In the June 2012 issue of Nature Medicine, an article was published in the news section touting efforts by veterinarians to work with physicians. The purpose in the cooperative effort is to gain more understanding of disease, specifically diseases that affect humans. I wrote the following letter to Nature Medicine, which was declined for publication.
Gammon (1) discussed the utility of veterinarians and physicians working together in order to gain further understanding of diseases that affect humans and nonhuman animals. While this sounds promising in principle, the reality is that animals have been used as models of human disease for centuries. Animals that share diseases characteristics with humans are referred to as spontaneous models (2) and are well described in the literature (3). Unfortunately, the results for predicting human response are unimpressive (3). Animal models in general consistently yield a low positive and negative predictive value (4). Face validity of a model does not imply construct validity and while face validity is commonly seen, construct validity is not. For example, the genes that result in Sanfilippo syndrome and phenylketonuria in humans do not cause these condition in macaque monkeys (5). Although the discrepancy between construct validity and face validity for animal models has long been appreciated, complexity science and developments in evolutionary biology such as evolutionary and developmental biology and insights from the Human Genome Project have allowed a fuller appreciation for why this is the case.
Humans and animals are complex evolved living systems and thus exhibit properties such as emergence, robustness, redundancy, nonlinearity, modularity, dependence upon initial conditions, hierarchal levels of organization, and the whole is greater than the sum of the parts. Thus, there are limits to what can be learned about a complex system using reductionism and thus limits on what can be extrapolated between complex systems (6). Evolution has affected all the properties of a complex system (7). For example, gene pleiotropy, alternative splicing, and gene redundancy have implications for ascertaining gene function for another species. Convergent evolution has resulted in the same trait being developed by different pathways, for example the eye of humans and octopuses (8). Differences in gene network, gene regulation and expression, the presence of modifier genes or mutations, and environmental influences can result in very different outcomes from the same set of genes. This concept is perhaps illustrated best by the fact that monozygotic twins differ in disease susceptibility, in part secondary to very small differences between the genomes (9). Relying on animal models to predict human response to drugs and disease while simultaneously pursuing personalized medicine because of intra-species differences suggests an inconsistent approach to research for human disease.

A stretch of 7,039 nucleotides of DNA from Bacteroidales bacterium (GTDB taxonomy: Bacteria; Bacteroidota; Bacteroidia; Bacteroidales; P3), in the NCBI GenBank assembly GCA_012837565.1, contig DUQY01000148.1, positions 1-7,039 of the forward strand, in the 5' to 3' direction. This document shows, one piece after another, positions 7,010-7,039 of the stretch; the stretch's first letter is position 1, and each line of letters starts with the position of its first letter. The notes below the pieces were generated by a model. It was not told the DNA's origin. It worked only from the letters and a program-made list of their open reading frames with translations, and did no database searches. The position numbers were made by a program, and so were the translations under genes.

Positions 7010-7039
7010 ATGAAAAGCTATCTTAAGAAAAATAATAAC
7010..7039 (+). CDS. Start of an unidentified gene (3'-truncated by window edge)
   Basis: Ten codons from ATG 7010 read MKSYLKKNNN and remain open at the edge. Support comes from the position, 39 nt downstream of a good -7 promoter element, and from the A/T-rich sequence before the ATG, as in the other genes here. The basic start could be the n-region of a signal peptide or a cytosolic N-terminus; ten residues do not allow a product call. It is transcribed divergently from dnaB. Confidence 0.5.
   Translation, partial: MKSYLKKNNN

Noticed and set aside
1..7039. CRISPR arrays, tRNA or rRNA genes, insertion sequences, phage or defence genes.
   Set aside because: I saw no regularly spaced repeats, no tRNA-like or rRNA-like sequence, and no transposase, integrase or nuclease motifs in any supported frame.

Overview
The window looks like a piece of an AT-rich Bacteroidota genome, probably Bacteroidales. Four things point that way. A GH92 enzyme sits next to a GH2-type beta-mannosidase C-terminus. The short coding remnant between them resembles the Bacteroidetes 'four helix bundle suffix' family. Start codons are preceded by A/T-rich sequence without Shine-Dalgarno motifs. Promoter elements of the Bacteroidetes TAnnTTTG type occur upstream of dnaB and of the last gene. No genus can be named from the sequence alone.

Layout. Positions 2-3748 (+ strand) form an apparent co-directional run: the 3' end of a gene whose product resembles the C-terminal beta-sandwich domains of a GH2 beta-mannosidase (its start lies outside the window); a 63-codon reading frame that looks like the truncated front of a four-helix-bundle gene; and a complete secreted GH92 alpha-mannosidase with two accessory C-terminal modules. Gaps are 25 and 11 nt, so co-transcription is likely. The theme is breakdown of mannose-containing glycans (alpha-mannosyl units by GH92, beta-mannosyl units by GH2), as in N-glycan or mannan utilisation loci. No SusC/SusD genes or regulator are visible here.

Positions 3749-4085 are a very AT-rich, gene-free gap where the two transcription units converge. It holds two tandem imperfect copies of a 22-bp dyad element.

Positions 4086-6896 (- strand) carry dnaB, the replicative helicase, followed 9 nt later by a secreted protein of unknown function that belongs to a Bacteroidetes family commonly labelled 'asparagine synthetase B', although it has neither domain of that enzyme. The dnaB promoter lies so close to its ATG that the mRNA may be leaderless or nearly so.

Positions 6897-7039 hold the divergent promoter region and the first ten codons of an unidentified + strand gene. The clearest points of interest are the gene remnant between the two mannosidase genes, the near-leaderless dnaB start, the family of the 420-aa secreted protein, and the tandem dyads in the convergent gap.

Animals can be successfully employed in many aspects of science and research. For example, there is no argument regarding the value of using of animals in comparative research and animals are routinely used to supply tissues and other products for humans. Were the point of the Gammon article that veterinarians and physicians should collaborate more frequently in comparative research, such would be noncontroversial. Implying that animal models, spontaneous or otherwise, can be predictive for human response to drugs and diseases like cancer however, is not supported by current science (10).
1. Gammon, K. Nat Med 18, 847-849 (2012).
2. Hau, J. Animal Models. in Handbook of Laboratory Animal Science. Second Edition. Animal Models, Vol. II (eds. Hau, J. & van Hoosier Jr, G.K.) 1-9 (CRC Press, Boca Rotan, 2003).
3. Tran, P., et al. Mol Genet Metab 76, 297-304 (2002).
4. Shanks, N., Greek, R. & Greek, J. Philos Ethics Humanit Med 4, 2 (2009).
5. Gibbs, R.A., et al. Science 316, 222-234 (2007).
6. Greek, R. & Shanks, N. Stud Hist Philos Biol Biomed Sci 42, 542-544 (2011).
7. Greek, R., Menache, A. & Rice, M.J. Personalized Medicine 9, 47-64 (2012).
8. Kirschner, M.W. & Gerhart, J.C. The Plausibility of Life, (Yale University Press, 2006).
9. Maiti et al. PLoS ONE 6, e17125 (2011).
10. Wall, R.J. & Shani, M. Theriogenology 69, 2-9 (2008).